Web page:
1. THE GIVING OF THANKS, 1 Cor 11:24. It is important for the congregation to give thanks Scripturally. The one leading this blessing, Matthew 26:26, should word it in such a way that each communicant can identify themselves with it, 1 Corinthians 14:16. This means that an unscriptural statement should not be made and that it should be loud enough for each one to hear. If a person cannot speak loudly enough for all to hear he should excuse himself from serving at the Lord's table.

2. THE BREAD OR LOAF, 1 Cor 11:24. Jesus took and revealed to Paul one loaf of unleavened bread. He delivered that to Corinth. That one loaf stood for the body of Jesus that had the life broken from it on the cross. This is immediately evident when one views a set communion table. Those items that stand for the body and blood are separated from each other. This "breaking" occurred on the cross just as the "giving" and "shedding" also happened on the cross, Luke 22:19-20, and is not a special act performed by the one serving at the table. Each communicate is to break his portion off the one loaf and eat it just as Jesus did. 1 Corinthians 10:16-17 teaches that in doing this we declare that we are one with Jesus and each other. More than one loaf or a loaf broken into plurality of pieces is unscriptural, destroys the signs of the symbolized, and, therefore, constitutes an infraction of the Lord's revelation. It is not true worship.

3. THE CUP OF THE LORD, 1 Corinthians 10:21, 11:25. Paul received from the Lord one drinking vessel with the drink element in it. The drinking vessel or cup stood, not for the blood of Christ, but for The New Covenant or Testament and the fruit of the vine, Matthew 26:29, stood for the blood of Christ that ratified it and was shed to enable man to appropriate its blessings. The use of individual cups was unknown to the church of Christ until near the beginning of the twentieth century. They do not form a part of the revelation from the Lord and are therefore unscriptural and cannot be a part of true worship. The fruit of the vine is the unfermented juice of the grape. Isaiah 65:8.

4. THE SCRIPTURAL INTELLECTUAL ACTIVITIES, 1 Corinthians 11:24-25, 28. Each communicant must realize that God is not "worshipped with men's hands," Acts 17:25. In other words, it is not enough just to eat a piece of bread and drink a sip of the fruit of the vine. Your inner man, Ephesians 3:16, must actively do its part in the scriptural observance of the Lord's Supper. First of all, you must remember Jesus. Not just His death but the total Christ who did something for you and is now doing something for you. You need to be well acquainted with the way He lived while on earth. You need to think about His present mediatorial reign and what this means for you now. Of course, you must remember His death for you because this is what you proclaim as you jointly participate with your brothers and sisters in Christ. You must also examine your own life to make sure you are keeping the terms laid out for you in The New Testament. Where you see short comings or sin you can then correct them and become more like the One you are remembering. 2 Corinthians 3:18. Failure to do these things while partaking of the Lord's Supper constitutes partaking of it "unworthily" or in an unworthy manner, I Cor 11:27,29, and cause you to be "guilty of the body and blood of the Lord." Furthermore this short coming will bring "damnation" to the individual and his spiritual life will be characterized by weakness, sickness and spiritual sleep or death. I Cor 11:30. In addition, we are told in I Cor 11:31-32 that if we would judge ourselves and submit to the chastening of the Lord in this examination that takes place during the communion we will escape the condemnation of God in the day of judgment.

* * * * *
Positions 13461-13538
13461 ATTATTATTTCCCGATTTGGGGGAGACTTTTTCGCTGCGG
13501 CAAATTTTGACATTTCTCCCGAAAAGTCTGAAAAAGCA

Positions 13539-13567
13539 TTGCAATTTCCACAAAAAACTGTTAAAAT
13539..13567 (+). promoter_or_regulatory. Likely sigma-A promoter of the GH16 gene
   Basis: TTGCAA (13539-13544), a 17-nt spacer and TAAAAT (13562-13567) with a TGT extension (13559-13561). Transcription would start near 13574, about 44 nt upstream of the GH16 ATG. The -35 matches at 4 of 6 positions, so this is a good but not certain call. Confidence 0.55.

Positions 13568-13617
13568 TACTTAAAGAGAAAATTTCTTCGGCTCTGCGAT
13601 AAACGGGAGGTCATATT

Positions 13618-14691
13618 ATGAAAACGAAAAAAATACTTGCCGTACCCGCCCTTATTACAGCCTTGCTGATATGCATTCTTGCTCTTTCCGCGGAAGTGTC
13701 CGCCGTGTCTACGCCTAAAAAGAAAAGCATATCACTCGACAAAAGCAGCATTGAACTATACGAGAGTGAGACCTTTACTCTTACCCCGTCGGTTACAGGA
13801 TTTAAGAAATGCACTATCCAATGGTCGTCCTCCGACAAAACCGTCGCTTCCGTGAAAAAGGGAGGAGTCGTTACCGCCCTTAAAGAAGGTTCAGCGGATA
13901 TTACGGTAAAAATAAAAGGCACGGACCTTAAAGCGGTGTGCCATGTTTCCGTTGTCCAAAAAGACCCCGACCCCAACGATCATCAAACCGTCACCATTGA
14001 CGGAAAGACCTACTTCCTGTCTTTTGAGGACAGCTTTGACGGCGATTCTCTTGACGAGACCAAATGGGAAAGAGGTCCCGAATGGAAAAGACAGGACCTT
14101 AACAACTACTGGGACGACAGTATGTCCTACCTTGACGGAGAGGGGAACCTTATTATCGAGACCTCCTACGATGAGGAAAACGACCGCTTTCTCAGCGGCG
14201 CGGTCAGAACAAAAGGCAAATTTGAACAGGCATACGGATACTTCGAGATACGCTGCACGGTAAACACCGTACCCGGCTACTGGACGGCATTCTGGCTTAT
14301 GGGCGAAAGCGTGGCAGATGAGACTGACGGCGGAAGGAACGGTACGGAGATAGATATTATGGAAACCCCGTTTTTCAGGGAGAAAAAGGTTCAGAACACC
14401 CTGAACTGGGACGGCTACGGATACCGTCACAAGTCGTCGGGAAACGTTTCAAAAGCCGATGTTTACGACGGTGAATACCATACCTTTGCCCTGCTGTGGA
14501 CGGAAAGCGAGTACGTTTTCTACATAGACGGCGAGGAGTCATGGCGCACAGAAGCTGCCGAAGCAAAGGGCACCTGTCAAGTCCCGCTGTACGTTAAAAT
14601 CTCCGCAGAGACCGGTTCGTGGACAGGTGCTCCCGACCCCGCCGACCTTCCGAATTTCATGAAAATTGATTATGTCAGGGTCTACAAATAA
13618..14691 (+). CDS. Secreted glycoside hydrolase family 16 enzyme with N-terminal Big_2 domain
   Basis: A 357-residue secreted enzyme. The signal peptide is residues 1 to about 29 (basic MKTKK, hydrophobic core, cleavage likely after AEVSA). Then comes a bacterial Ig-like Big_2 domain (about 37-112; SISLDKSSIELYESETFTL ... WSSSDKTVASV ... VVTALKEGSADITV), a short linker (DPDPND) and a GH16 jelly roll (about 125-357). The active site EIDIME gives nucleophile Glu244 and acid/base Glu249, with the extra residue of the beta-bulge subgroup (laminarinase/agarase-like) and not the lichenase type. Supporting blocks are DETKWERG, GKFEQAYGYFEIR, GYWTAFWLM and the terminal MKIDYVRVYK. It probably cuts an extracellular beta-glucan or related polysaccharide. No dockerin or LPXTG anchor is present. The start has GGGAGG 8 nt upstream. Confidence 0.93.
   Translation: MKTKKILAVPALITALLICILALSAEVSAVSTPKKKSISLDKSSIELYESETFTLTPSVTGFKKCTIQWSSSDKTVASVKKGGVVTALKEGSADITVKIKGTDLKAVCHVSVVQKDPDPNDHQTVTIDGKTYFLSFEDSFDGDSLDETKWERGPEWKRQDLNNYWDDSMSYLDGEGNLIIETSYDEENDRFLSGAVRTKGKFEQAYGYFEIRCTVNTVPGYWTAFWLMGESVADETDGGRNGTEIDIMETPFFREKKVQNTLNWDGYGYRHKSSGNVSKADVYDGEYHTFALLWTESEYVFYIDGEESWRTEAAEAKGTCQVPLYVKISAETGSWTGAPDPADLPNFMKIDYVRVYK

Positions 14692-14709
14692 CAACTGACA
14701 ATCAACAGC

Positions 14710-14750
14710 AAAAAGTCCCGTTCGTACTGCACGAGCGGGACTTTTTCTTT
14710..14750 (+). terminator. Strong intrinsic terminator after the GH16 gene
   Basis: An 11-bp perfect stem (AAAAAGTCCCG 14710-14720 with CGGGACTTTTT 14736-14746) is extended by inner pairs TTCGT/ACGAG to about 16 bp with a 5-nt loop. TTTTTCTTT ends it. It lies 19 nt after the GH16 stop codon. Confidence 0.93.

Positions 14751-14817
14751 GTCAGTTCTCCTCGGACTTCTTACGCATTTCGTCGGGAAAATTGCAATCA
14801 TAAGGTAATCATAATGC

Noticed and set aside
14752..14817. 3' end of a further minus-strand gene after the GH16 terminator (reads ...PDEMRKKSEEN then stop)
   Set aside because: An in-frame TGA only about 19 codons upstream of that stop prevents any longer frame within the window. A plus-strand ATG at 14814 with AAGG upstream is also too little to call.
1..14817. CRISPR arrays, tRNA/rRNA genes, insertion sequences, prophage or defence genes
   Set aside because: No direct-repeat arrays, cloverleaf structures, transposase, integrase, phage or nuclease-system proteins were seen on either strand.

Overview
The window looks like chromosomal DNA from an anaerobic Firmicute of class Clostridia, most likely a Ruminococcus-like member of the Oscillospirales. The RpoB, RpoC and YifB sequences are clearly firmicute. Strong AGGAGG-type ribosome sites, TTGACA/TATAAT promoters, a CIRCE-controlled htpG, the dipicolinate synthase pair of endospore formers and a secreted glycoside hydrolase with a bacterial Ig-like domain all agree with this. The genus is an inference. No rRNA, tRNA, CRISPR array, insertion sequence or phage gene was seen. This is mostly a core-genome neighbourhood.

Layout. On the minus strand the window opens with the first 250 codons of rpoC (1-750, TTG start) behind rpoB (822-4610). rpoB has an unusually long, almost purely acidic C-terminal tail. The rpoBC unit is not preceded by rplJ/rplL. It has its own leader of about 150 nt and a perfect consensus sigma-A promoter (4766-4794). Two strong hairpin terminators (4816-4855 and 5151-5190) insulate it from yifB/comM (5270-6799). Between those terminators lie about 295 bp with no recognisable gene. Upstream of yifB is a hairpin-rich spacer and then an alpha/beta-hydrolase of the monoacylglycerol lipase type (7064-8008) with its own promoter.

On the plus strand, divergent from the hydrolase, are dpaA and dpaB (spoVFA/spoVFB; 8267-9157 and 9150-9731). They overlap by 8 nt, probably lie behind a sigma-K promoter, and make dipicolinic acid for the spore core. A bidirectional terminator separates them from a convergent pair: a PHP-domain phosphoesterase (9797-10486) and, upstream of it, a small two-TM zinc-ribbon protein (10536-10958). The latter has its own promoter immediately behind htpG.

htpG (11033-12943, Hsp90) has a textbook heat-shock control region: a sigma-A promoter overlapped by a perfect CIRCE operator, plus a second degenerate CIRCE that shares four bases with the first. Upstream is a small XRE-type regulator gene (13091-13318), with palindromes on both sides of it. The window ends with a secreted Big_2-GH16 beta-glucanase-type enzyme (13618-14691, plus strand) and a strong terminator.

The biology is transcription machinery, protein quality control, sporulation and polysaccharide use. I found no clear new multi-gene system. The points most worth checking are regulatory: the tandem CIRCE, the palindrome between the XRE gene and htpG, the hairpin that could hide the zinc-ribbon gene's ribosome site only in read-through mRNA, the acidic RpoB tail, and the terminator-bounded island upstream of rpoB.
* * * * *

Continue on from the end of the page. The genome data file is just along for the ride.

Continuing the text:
By observing the Lord's Supper Scripturally we manifest proper respect for God and His instructions just as Abraham did when he obeyed God. James 2:20-24. Abraham can then be said to be the father of our faith in justification so far as this part of our worship is concerned.